Wednesday, February 3, 2010
The First is everything but, let's start with the Third.
The first is always the hardest.
I wasn't sure which film to review this week. It had to be a masterpiece but, not as well known. At the same time, the movie could not be so obscure that it would be impossible to find. This is, after all, the first impression you will have of me and my taste in movies. The first impression is a lasting one. The first is everything.
The perfect choice came to me last night. Both brilliant and little known to many. I can't think of a better place to begin than a post-war Vienna, shrouded in paranoia and mystery. It is one of the greatest films to ever grace the screen and yet, many people have never seen it. The movie that I am referring to is Carol Reed's tour de force, The Third Man.
The Third Man is a typical film-noir elevated to perfection by every aspect of its production team. The script, by Graham Greene, hooks the audience from the very first line: "I never knew the old Vienna, before the war...". These words come from a man named Holly Martins (Joseph Cotton), a pulp-Western writer who has been invited to Vienna by an old college friend, Harry Lime (Orson Welles). The story takes a turn very early when Martins learns that his friend died shortly before his arrival. What happened? It is this very question that propels the film towards one shocking discovery after another.
Martins almost immediately begins an inquiry into Lime's untimely death. He first seeks out a British officer named Calloway (Trevor Howard). Calloway gives an ambiguous discourse about the evils of Harry Lime and cautions him to leave Vienna at once. Martins chooses to disregard the warning and instead seeks out a woman he saw at Lime's funeral. The woman is Lime's old love interest, Anna Schmidt (Allida Valli). Certainly she can shed some light on the mystery surrounding Lime.
What makes The Third Man such a genius work of film is the way this simple set-up is executed. The first thing the audience will notice is the music. The entire score is performed by Anton Karas on an instrument called a zither. At first it sounds very upbeat but, listen carefully and you will hear the dark undertones that serve as a bleak reminder that nothing is what it seems in Vienna. (Reed actually heard Karas playing in a bar one night and thought he would be perfect for the film. He was right on every level.)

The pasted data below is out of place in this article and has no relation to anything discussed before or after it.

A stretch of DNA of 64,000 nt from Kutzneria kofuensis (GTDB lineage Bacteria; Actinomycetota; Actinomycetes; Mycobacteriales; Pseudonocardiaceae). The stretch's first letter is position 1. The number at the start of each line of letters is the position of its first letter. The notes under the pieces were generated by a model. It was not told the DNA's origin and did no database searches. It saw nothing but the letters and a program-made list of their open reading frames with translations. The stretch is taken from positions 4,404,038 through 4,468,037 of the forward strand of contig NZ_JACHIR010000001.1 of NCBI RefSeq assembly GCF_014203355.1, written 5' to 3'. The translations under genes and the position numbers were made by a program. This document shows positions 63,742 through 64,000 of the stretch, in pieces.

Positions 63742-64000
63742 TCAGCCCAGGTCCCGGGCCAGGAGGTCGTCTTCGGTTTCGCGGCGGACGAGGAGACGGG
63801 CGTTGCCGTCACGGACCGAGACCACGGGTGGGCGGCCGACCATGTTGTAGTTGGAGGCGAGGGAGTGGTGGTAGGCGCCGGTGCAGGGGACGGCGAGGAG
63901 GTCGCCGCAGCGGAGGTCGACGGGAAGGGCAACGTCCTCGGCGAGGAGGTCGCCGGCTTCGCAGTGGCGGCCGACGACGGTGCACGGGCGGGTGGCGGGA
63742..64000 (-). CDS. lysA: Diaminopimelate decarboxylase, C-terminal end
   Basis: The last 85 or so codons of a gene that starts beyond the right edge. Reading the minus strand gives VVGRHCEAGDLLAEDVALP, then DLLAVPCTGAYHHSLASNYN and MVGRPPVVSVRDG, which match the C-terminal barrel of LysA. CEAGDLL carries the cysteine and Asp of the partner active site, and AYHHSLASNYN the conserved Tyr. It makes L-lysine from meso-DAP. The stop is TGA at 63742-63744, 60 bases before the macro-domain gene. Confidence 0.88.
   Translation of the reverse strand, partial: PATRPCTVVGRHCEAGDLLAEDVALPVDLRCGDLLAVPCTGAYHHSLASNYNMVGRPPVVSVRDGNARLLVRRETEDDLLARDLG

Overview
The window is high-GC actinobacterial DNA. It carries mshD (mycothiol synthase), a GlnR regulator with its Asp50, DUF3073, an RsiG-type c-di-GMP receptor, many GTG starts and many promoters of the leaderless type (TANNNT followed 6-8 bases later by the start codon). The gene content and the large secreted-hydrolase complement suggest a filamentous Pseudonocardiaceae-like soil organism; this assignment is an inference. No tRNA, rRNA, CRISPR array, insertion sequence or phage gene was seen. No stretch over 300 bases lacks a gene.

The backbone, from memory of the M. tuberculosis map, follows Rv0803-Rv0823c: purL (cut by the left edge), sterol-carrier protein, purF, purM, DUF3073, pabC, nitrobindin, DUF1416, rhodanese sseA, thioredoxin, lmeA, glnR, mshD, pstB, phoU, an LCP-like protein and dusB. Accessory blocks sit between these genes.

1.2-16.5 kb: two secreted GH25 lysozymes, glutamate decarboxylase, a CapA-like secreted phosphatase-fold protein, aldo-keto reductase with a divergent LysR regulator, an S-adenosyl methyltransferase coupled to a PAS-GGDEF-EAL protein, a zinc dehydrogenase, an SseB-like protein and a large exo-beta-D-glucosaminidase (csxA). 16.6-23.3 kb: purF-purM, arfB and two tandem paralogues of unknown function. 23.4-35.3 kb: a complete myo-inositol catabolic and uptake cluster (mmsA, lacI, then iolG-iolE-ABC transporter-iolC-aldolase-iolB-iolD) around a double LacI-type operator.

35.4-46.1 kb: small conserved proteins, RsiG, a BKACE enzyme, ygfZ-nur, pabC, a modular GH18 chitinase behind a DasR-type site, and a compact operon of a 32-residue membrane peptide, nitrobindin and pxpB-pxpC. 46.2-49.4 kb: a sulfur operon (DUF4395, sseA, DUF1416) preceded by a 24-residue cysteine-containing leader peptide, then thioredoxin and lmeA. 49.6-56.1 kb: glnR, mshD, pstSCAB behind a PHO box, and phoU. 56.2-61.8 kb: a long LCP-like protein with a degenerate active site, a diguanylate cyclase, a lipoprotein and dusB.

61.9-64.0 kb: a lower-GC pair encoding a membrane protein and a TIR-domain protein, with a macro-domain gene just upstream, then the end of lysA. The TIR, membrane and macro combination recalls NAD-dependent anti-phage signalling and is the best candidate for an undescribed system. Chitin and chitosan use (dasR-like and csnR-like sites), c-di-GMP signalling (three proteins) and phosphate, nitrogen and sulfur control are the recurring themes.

Robert Krasker's beautiful black-and-white cinematography is another element that grabs the audience and refuses to let go. The high walls of the city mixed with an interesting lighting scheme begins to make Vienna feel like something out of an Escher drawing. Also, watch closely and you will see that many of the shots are tilted, rather than held straight, suggesting that something is askew in the city. (I have always thought that this unique camera angle was an idea borrowed from Welles' Citizen Kane).One of the most superb shots takes place towards the end of the film. A chase scene in a sewer takes full advantage of the claustrophobia we begin to feel as a main character tries to escape the labyrinth of tunnel workings under Vienna.
**The rest of the review gives away a twist in the plot. However, if you have seen the cover of the DVD or any poster for this film, you already know what I'm referring to here.**
As wonderful as all of these elements are, it is truly the tension building up to the discovery of Harry Lime that makes this film so wonderful. I'm not sure there has ever been a better introduction of a character than the entrance of Orson Welles as Lime. The way the lighting shadows all but a pair of feet, the sound of the cat meowing to draw out attention, every small detail pulls us in further until we finally see Lime's wry grin emerge from the darkness. Reed paces the scene with such patient precision. He lets the audience lean forward and see through the confused eyes of Martins, even though we all know what comes next, we still can't say for sure. This is the mark of a brilliant director.
Welles is only in the last forty minutes of the film but his character is usually the most remembered from The Third Man. Lime is such a complex villain. He charms us and at the same time we are repulsed by him. Consider the famous "cuckoo clock" speech on the ferris wheel. We hang off of every word he says and, at the same time, are horrified by the conclusion it draws. Watch closely during this scene and you will be able to see just how frightened Martins has become of his old friend. When Lime opens the door of the cart on the ferris wheel, watch as Martins anxiously loops his arm around one of the poles.
I will not spoil the ending but, I will say that it is one of the greatest of all films. Reed actually argued with both the producer (David O. Selznick) and Graham Greene about the original ending of the script. Eventually Reed convinced them that his vision for the ending was much better. The ending is not only better, without it this would not be the classic that it is today. The ending is a work of genius.
The Third Man has been regarded, by many, as one of the greatest films of all time. It was Carol Reed's finest directorial achievement and one of Orson Welles' most iconic roles. The music, cinematography, direction and acting are flawless.
It is a masterpiece.
So, what should you be watching this Friday?
The Third Man